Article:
This article is more than 1 year old
What treasures will the US really find on bin Laden's hard disk?
Rants? For sure. Porn? Maybe. Intelligence? Unlikely
Analysis Computers and digital media seized from alleged al Qaeda supporters in Britain, Iraq and other hotspots in the war on terror have generally not provided forward intelligence enabling governments to prevent and deter new attacks.
Hopes maybe high that the fruits of last weekend's assault on bin Laden's HQ's will yield an intelligence bonanza.
But to date, most of the disks seized from al Qaeda supporters are filled with near-identical, multiple bulletin board downloads of interminable ideological debates, tracts and sermons (fatwas) on subjects such as the Islamic "permissibility of self-sacrificial operations" (suicide bombing) and exhortatory tracts to "join the caravan" (of Jihad).
There are many nasheeds (Islamic chants, often sung by uber-popular religious popstars) and often also numerous videos of roadside bomb attacks, as well as footage lionising celebrations of the 9/11 and London bombers. Some computers include sets of possibly the dozen-or-so most gruesome horror reality videos ever made, each featuring the humiliation and ritual murder-by-beheading of victims from Daniel Pearl onwards.
A range of internationally distributed "terror manuals" and even a large and now multimedia "Encylopedia of Preparation" (for Jihad) contains material derived ultimately from US training manuals and decades-old hand-me-downs such as the once notorious The Anarchist Cookbook. Except for a small number of recent additions, particularly from Hamas in Palestine, most of the computer material about military and bombing operations has been neither tried nor tested.
"Operational" communications, directly relating to planned attacks, are more usually sent by courier than computer, or if they are electronic, go to internet cafes where plotters hope that traceable records will not be found.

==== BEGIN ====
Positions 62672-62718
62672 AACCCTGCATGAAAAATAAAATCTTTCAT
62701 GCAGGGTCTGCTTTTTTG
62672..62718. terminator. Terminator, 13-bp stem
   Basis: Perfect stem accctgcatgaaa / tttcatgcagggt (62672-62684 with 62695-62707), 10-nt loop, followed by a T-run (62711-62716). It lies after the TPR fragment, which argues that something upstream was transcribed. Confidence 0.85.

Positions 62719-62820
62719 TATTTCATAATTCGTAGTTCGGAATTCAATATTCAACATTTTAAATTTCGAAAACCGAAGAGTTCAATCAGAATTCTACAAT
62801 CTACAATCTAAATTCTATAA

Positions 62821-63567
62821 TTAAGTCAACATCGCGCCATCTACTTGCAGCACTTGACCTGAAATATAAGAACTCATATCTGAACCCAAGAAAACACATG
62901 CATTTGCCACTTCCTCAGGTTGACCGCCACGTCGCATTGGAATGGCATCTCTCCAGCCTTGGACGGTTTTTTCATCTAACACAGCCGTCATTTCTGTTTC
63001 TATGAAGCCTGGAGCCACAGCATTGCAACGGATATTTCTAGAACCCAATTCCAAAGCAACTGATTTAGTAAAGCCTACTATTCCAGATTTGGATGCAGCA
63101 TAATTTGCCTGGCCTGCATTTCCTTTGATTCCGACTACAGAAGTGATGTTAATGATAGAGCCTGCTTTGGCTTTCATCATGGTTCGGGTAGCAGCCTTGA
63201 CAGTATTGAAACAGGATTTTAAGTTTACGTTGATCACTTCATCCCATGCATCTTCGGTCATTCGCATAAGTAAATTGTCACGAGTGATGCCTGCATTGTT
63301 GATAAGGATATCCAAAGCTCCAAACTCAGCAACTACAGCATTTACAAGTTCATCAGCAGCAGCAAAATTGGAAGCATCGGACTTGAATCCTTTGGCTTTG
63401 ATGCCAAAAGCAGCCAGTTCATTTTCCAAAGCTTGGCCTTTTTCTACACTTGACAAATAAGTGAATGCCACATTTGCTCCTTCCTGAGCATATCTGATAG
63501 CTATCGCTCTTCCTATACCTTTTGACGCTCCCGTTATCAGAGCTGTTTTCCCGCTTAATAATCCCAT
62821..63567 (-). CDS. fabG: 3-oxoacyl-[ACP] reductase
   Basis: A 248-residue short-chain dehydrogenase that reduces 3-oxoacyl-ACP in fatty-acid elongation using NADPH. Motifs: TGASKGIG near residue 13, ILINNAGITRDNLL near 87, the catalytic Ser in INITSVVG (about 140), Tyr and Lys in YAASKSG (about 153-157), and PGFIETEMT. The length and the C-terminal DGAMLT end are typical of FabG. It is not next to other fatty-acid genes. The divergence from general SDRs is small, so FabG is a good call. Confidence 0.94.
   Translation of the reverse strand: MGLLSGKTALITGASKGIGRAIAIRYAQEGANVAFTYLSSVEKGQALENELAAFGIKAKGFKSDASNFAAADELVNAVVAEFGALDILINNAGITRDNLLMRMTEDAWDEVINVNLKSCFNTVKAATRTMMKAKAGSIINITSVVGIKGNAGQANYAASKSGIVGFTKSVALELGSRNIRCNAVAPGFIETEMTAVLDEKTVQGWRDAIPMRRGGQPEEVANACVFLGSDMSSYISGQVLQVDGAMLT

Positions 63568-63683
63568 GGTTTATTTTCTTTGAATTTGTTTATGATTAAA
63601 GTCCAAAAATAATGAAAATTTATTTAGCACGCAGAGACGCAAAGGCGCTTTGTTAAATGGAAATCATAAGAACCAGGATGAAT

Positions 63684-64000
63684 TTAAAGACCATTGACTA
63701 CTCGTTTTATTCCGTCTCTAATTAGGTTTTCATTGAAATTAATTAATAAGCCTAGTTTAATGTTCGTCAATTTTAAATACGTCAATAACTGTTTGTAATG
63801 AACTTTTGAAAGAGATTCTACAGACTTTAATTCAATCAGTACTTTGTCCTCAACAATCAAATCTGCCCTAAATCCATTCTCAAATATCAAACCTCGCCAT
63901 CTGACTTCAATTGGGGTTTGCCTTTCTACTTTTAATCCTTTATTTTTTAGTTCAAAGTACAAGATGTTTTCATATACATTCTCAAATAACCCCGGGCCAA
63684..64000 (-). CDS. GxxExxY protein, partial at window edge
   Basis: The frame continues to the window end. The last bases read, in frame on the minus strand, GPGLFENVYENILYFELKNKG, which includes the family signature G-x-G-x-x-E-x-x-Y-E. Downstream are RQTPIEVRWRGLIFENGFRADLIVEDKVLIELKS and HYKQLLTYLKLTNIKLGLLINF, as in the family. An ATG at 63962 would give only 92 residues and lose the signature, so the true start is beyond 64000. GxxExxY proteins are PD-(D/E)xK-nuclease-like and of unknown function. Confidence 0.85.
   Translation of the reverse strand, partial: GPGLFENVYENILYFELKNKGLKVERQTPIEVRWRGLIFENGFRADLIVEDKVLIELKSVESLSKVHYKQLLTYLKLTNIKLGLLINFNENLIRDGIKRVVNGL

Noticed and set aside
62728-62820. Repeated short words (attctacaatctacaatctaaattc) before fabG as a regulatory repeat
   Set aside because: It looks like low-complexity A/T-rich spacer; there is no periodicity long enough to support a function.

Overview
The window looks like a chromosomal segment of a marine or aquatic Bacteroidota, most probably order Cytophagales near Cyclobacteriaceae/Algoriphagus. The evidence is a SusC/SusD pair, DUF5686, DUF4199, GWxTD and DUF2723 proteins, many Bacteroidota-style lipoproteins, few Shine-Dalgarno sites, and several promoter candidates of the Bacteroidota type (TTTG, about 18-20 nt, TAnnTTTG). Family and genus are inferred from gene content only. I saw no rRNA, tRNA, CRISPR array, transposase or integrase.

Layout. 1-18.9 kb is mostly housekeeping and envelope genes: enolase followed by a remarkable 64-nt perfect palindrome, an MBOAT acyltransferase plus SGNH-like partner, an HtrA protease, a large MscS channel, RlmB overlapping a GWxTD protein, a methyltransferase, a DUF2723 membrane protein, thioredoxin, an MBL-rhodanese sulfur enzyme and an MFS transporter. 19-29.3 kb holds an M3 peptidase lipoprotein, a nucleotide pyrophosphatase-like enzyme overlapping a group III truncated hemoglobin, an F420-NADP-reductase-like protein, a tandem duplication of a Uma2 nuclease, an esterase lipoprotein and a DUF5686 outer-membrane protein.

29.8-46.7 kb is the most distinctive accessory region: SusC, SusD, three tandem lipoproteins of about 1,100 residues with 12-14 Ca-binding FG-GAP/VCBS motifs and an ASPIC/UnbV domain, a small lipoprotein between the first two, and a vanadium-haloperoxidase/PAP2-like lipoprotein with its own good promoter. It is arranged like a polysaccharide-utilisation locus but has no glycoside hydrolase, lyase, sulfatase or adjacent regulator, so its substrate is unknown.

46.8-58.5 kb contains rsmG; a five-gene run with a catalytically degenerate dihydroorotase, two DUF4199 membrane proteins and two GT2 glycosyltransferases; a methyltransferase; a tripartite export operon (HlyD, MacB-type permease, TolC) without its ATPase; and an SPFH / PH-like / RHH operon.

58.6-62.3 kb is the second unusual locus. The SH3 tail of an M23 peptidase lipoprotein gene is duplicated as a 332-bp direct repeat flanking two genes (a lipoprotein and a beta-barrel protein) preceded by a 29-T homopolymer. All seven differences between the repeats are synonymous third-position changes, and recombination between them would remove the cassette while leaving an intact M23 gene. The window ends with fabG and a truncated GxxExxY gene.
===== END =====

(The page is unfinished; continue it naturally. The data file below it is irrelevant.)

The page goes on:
In distinction, and contrary also to the severe cultural norms of Islam, a slim majority of hard drives collected in Britain or Iraq have been found to contain, in deleted browser records or wiped but not erased hard drive areas, evidence of browsing and viewing of porn sites. The computers of at least two of those accused of planning some of Britain’s most serious offences of the past decade have even shown rather more interest in male than female images – ironic when contrasted to the hatefilled homophobic prose as well as severe imprecations against "immodesty" found in the undeleted parts of the same hard drives.
Osama bin Laden might be thought a bit past that sort of entertainment. But the body count from the raid on his home suggests more of a family retirement home than an operational terrorist headquarters – as well as an abiding interest in procreation. The people in the compound were: one OBL, one son, two building owners, one servant and one courier (all shot dead); and one young wife, eight OBL kids and one doctor (alive).
Quraish (The Gathering), is a real-time strategy game by Afkar Media. The game takes
place in pre-Islamic and early Islamic periods. It allows the player to control four
nations: pagan Bedouins, Muslim Arabs, Zoroastrian Persians and Christian Romans.
The last major occasion that invading western troops announced treasure troves was in Kabul in 2001. The only occasion that an electronic document from that trove was claimed to link to supposed terror attacks were pages of printouts of poison recipes that were supposedly also found in Essex. This "Kabul link" featured prominently in the publicity for the "Ricin Plot" trial of 2003.
The trial resulted in wholesale acquittals (there was in fact no ricin) and has been the subject of a recent book on "the plot that never was" by jury foreman Lawrence Archer. The significance of the ricin case, and the lack of actual real evidence for trial, was timing. It was held in the weeks leading up to the attack on Iraq.